Diverse sampling is key to understanding emerging behaviors.
For decades, probability sampling—such as random digit dialing— has been considered the “gold standard” of survey research. By providing each person with an equal chance of being selected for a survey, the theory suggests, these approaches will result in more accurate measures of beliefs and behaviors. However, with declining response rates to traditional surveys, recent years have shown evidence to the contrary. Non-probability samples—like online panels and convenience samples—have often performed as well or better than probability methods in areas such as election polling.
But how well do these different sampling approaches measure newly emerging behaviors? We addressed this question in research we presented at the 2022 American Association for Public Opinion Research. Our research utilized a collection of surveys measuring self-reported Covid-19 vaccination rates (from the Pew Research Center), which offered us an opportunity to evaluate probability and non-probability samples in the context of a contemporary public health crisis. For each of these 98 polls, we consulted the methodology statement and coded the sampling approach as probability or non-probability. Then, we calculated the “vaccination rate error” by taking the survey’s reported Covid-19 vaccination rate and subtracting it from the official CDC vaccination rate at the time of the survey. The results are shown in the image below:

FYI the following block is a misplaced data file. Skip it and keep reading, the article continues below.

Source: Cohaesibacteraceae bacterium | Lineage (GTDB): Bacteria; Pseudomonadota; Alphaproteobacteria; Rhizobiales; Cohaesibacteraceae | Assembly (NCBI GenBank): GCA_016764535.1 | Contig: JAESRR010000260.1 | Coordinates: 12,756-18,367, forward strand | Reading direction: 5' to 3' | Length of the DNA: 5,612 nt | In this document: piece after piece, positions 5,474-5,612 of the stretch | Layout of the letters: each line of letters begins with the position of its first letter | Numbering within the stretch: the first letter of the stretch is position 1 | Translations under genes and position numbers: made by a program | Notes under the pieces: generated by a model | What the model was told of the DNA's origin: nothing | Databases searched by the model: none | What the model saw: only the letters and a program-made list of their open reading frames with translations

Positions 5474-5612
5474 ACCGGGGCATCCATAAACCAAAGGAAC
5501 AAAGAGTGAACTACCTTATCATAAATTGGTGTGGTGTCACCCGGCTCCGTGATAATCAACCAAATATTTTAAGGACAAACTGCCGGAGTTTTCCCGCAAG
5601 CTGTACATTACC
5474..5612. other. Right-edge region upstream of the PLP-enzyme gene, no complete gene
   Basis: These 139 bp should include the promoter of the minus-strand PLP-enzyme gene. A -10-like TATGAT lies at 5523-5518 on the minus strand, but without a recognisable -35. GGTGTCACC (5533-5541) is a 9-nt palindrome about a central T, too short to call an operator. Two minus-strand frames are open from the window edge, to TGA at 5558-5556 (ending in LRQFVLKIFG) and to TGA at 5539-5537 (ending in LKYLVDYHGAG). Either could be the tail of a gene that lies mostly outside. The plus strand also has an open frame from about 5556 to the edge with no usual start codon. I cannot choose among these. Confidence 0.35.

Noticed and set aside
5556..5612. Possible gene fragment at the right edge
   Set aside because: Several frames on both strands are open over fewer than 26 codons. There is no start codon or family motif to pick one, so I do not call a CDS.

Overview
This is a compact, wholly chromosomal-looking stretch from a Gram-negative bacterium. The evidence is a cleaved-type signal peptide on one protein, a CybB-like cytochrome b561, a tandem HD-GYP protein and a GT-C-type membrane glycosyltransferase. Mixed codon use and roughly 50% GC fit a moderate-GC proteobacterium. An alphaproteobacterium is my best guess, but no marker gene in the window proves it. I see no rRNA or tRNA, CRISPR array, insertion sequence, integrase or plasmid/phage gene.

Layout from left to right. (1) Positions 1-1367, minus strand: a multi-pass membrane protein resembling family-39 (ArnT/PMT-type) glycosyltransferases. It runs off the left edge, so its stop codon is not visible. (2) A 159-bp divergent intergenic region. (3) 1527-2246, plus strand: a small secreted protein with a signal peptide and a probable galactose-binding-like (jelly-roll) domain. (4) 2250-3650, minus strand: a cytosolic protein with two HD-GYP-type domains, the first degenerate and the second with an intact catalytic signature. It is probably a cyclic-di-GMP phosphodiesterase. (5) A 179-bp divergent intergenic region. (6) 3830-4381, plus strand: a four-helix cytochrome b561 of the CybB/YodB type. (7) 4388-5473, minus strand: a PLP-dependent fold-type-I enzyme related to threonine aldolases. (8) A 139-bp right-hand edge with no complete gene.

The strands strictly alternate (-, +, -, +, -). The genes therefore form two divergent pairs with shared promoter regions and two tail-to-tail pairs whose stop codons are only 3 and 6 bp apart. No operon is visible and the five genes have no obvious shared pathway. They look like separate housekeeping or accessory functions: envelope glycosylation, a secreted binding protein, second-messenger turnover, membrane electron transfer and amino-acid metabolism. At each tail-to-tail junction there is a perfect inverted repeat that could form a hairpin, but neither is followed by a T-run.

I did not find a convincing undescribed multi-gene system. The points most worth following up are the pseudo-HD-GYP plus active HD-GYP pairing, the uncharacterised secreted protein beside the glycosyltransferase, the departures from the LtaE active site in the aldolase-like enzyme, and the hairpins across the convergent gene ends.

We find that average vaccination errors for probability and non-probability samples are virtually identical, approximately 2.5 percentage points. However, these errors tend to run in opposite directions: Probability samples tended to overestimate vaccination rates, while non-probability samples instead underestimated. We take these results as evidence that it is important to approach the study of emerging behaviors with a diverse sampling toolkit. Combining probability and non-probability sampling—the approach we use at Verasight—can lead to the most accurate insights by leveraging the strengths of each type of method.
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